When business is booming and California employees are putting in more than 40 hours a week, they expect to get overtime pay, but what happens if they do not? And besides not getting the pay they deserve, what happens if workers cannot take regular breaks or have time off for vacation?
The UCLA Center for Labor Research and Education explains that situations like those above constitute wage theft. When companies require workers to put in more time than they receive adequate compensation for, those organizations in effect are stealing from their employees.
The center has some startling statistics to show wage theft is an extensive problem in California. With discriminatory pay rates – that is, lower pay for women and other minorities – also counting as theft, the center states a staggering “8 out of 10 Los Angeles workers [experienced] wage theft” in 2014.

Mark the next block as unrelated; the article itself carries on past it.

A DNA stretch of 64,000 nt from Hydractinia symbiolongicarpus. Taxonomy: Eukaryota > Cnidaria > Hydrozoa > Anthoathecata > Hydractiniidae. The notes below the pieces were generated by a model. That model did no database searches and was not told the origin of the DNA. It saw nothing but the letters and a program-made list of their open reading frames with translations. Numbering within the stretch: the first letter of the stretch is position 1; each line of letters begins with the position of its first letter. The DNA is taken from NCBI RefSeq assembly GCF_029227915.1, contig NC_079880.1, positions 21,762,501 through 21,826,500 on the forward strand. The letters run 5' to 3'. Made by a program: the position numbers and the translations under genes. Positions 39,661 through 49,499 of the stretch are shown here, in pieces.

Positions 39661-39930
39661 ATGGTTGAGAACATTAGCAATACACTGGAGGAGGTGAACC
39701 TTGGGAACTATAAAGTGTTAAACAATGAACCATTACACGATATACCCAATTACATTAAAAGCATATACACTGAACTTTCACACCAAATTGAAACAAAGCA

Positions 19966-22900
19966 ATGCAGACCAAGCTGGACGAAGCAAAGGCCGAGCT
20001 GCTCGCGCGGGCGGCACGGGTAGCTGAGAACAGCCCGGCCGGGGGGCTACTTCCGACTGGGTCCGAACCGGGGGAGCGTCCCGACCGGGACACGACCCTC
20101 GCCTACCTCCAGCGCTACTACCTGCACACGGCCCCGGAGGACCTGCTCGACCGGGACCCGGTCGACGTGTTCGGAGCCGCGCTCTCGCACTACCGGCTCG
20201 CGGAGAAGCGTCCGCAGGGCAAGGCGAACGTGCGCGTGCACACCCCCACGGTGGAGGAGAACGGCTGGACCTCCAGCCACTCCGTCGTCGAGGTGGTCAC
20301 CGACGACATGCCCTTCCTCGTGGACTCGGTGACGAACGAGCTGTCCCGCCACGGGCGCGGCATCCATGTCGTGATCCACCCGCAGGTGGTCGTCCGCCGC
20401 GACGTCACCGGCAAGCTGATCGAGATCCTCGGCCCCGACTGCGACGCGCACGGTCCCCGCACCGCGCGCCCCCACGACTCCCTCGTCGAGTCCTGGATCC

In 2017, California wage-theft claims totaled nearly 34,000, according to the Society for Human Resource Management, and that number does not represent the dozens of other claims that no one felt courageous enough to report. Undocumented workers can often fall into that category, being especially cautious about drawing undue attention.
The SHRM also points out that California leaders are working hard to remedy the problems with wage theft in the state. New laws create stiffer penalties for employers who do not pay their workers fairly or in a timely manner. The labor commissioner also now has the authority to investigate specific conditions, and employers may be responsible for more fees than previously garnered when they fail to comply with court orders.